Absorption spectroscopy is spectroscopy that involves techniques that measure the absorption of electromagnetic radiation, as a function of frequency or wavelength, due to its interaction with a sample. The sample absorbs energy, i.e., photons, from the radiating field. The intensity of the absorption varies as a function of frequency, and this variation is the absorption spectrum. Absorption spectroscopy is performed across the electromagnetic spectrum.
Absorption spectroscopy is employed as an analytical chemistry tool to determine the presence of a particular substance in a sample and, in many cases, to quantify the amount of the substance present. Infrared and ultraviolet–visible spectroscopy are particularly common in analytical applications. Absorption spectroscopy is also employed in studies of molecular and atomic physics, astronomical spectroscopy and remote sensing.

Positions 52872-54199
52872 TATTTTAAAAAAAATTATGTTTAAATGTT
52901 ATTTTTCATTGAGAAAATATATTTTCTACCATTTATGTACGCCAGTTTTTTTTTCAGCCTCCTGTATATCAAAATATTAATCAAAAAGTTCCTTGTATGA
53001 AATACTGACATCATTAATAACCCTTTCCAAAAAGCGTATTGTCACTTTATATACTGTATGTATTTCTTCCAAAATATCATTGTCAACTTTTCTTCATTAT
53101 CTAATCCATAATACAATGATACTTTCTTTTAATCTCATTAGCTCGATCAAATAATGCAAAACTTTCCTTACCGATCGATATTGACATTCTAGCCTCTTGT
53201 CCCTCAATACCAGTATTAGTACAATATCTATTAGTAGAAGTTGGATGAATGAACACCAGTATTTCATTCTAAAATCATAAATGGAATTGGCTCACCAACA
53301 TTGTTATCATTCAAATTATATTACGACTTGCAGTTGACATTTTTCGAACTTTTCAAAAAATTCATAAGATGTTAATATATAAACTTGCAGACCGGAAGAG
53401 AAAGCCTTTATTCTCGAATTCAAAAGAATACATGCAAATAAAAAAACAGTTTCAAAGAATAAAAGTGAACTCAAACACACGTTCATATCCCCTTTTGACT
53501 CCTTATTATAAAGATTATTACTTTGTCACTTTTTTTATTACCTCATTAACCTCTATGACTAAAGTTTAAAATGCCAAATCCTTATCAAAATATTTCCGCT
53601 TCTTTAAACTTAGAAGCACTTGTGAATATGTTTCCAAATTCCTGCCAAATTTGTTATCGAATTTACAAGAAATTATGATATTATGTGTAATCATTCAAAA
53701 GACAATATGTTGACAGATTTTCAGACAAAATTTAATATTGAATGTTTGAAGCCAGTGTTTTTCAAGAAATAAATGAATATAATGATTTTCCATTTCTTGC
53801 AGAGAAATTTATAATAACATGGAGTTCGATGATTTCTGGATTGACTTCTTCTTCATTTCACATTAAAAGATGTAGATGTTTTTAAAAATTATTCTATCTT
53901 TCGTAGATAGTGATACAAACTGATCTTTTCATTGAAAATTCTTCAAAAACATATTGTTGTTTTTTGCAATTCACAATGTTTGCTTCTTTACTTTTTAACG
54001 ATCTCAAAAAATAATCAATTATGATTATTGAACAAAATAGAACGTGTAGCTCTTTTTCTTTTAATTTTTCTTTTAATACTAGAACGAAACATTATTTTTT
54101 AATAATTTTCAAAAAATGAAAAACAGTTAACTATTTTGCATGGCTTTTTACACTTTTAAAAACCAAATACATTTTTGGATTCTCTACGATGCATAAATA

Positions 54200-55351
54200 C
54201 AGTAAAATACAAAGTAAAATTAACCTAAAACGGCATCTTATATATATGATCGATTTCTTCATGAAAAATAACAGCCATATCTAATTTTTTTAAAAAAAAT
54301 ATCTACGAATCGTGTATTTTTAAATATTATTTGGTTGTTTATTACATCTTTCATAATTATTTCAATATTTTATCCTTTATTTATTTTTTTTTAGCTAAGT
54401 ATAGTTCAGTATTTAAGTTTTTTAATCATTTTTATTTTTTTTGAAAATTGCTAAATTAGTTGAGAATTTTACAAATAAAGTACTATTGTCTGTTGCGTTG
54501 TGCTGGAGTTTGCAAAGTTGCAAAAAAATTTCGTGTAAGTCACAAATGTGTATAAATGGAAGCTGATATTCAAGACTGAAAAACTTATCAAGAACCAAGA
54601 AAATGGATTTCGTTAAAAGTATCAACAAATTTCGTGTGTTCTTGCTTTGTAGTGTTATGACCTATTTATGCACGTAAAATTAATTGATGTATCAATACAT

There is a wide range of experimental approaches for measuring absorption spectra. The most common arrangement is to direct a generated beam of radiation at a sample and detect the intensity of the radiation that passes through it. The transmitted energy can be used to calculate the absorption. The source, sample arrangement and detection technique vary significantly depending on the frequency range and the purpose of the experiment.
Following are the major types of absorption spectroscopy:

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